There are arguments for not reinventing the wheel - again, this makes sense, in theory. But if you don't take the time to become intimately familiar with the code you're cutting and pasting, you don't know if there's a better way of solving this problem, you don't know if there are bugs in the code. What if the wheel you're pasting is broken?

There are arguments for speed and efficiency - you build up a library of other people's code that you've ripped off, stolen, plagiarized or otherwise, come to think of it, you may never even need to know how to program beyond Frankensteining some application together out of reclaimed parts.

There are times and places where I deem this behaviour completely acceptable. For hacking together quick throw-away tools that aren't designed for longevity but to get a task done, right now by hook or by crook. For the purpose of prototyping and studying concents, to learn and advance in a theoretical context I think this is completely fair game.

Cutting and pasting other people's code is plagiarism - if you have their blessing and you understand the code you're pasting and it fits within the construct of the coding standards for your application, then fine, I will concede it's fair game.

As a professional software engineer, I am being paid to maintain a standard and a code of ethics. I'm not being paid to steal, plagiarize or infringe on other people's copyright putting putting my client at risk of prosecution. Aside from this, there is a very real risk that when you run said cut/pasted code it has catastrophic side effects.

Not targeting this answer at you John, I know you're very ethically inclined when it comes to topics like this, so this is really just a general rant in the direction of the question itself.

Addendum: That said, I feel that cutting and pasting your own code between projects is quite acceptable - unless it was written as work-for-hire for someone else, in which case you don't own the copyright and you should get the permission of the person you coded it for. I've found that unless the code is pertinent to proprietry functional concepts, most employers are okay with you re-using your own ideas for other clients.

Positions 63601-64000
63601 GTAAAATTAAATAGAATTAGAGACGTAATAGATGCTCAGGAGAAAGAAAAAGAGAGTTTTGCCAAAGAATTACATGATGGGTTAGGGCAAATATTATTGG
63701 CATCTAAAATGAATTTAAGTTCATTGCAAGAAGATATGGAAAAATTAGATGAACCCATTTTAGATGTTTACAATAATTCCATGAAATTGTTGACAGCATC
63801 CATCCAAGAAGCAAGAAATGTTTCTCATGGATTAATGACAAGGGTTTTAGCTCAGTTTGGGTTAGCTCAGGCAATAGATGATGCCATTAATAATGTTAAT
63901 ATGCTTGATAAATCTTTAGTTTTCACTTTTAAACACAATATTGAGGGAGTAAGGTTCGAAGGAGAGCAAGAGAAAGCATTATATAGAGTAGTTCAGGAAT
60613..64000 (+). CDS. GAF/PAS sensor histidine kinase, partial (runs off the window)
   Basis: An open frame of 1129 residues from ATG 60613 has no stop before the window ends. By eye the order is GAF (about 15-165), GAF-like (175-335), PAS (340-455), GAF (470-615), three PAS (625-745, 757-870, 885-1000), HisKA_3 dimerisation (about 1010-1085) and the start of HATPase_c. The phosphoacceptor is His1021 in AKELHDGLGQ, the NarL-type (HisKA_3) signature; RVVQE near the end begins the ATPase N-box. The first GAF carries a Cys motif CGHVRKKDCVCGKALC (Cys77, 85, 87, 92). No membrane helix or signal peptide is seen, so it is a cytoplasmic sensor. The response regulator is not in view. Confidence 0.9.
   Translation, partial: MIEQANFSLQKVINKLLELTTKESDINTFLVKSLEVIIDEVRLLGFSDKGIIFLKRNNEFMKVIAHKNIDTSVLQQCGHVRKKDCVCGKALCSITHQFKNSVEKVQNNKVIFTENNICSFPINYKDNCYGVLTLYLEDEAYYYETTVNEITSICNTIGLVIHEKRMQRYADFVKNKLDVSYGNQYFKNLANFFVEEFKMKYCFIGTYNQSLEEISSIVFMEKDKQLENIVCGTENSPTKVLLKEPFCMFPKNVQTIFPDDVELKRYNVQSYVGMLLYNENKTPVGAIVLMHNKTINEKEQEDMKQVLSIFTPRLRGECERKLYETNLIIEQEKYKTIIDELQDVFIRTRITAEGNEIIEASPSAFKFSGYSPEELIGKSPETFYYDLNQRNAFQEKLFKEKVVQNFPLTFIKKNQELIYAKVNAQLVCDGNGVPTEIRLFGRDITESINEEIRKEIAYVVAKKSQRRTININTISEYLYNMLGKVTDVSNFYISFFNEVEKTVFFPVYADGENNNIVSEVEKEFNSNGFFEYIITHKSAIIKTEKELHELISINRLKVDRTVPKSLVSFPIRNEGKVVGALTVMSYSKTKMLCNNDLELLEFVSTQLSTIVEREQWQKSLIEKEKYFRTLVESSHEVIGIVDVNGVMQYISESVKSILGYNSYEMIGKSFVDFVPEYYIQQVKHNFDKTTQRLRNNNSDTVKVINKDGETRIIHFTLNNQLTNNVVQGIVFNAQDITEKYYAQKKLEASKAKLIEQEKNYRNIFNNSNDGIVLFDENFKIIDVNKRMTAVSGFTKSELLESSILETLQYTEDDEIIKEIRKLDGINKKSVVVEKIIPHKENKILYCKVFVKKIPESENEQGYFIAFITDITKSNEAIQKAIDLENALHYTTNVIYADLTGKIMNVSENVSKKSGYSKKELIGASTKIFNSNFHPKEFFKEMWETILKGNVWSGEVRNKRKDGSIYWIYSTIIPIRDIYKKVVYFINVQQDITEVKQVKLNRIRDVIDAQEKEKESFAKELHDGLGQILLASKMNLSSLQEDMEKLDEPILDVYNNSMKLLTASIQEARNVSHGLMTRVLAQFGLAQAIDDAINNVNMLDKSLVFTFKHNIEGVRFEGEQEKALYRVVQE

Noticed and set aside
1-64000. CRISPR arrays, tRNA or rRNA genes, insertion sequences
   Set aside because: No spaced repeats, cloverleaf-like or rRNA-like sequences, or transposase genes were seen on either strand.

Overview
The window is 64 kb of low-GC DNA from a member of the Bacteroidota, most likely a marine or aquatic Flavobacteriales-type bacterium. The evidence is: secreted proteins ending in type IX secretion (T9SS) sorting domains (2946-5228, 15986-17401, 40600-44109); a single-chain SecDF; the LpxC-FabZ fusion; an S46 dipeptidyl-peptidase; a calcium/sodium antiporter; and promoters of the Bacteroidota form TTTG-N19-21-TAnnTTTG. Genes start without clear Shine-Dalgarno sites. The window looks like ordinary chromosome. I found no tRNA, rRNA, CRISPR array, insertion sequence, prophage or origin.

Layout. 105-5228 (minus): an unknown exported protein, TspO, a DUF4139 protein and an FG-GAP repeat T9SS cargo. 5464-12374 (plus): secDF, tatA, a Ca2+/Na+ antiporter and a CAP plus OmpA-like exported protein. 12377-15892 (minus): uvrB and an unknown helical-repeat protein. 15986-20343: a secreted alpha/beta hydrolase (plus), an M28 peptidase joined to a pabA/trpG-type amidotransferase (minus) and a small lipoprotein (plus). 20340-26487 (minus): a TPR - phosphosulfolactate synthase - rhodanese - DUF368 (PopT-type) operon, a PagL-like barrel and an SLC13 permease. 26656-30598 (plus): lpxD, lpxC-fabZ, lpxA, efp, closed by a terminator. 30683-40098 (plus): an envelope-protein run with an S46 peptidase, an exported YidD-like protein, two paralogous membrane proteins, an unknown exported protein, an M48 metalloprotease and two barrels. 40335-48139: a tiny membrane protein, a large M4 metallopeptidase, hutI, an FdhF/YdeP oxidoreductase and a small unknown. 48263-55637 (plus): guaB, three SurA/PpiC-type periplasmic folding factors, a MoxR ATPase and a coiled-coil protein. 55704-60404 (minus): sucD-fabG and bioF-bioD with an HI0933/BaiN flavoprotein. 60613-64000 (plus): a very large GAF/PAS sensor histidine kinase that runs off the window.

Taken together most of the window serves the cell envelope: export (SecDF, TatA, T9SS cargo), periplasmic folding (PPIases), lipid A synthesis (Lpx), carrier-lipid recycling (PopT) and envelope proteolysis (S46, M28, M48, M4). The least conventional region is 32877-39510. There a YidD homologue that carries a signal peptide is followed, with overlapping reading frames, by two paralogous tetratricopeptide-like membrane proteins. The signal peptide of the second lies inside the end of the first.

1
source | link

I have so many feelings about this topic, and I can't honestly say any of them are entirely objective.

There are many arguments for cutting and pasting other people's code into your application. Some of them may make sense, some may not. For instance, if you've got a method from someone's blog that takes an input and runs some complicated mathematical algorithm that's way outside your mathematical abilities and spits out a result - that's an argument for cutting and pasting - get the author's permission to use their code and credit them where due - it's the honorable thing to do.

There are arguments for not reinventing the wheel - again, this makes sense, in theory. But if you don't take the time to become intimately familiar with the code you're cutting and pasting, you don't know if there's a better way of solving this problem, you don't know if there are bugs in the code. What if the wheel you're pasting is broken?

There are arguments for speed and efficiency - you build up a library of other people's code that you've ripped off, stolen, plagiarized or otherwise, come to think of it, you may never even need to know how to program beyond Frankensteining some application together out of reclaimed parts.

There are times and places where I deem this behaviour completely acceptable. For hacking together quick throw-away tools that aren't designed for longevity but to get a task done, right now by hook or by crook. For the purpose of prototyping and studying concents, to learn and advance in a theoretical context I think this is completely fair game.

Cutting and pasting other people's code is plagiarism - if you have their blessing and you understand the code you're pasting and it fits within the construct of the coding standards for your application, then fine, I will concede it's fair game.

As a professional software engineer, I am being paid to maintain a standard and a code of ethics. I'm not being paid to steal, plagiarize or infringe on other people's copyright putting putting my client at risk of prosecution. Aside from this, there is a very real risk that when you run said cut/pasted code it has catastrophic side effects.

Not targeting this answer at you John, I know you're very ethically inclined when it comes to topics like this, so this is really just a general rant in the direction of the question itself.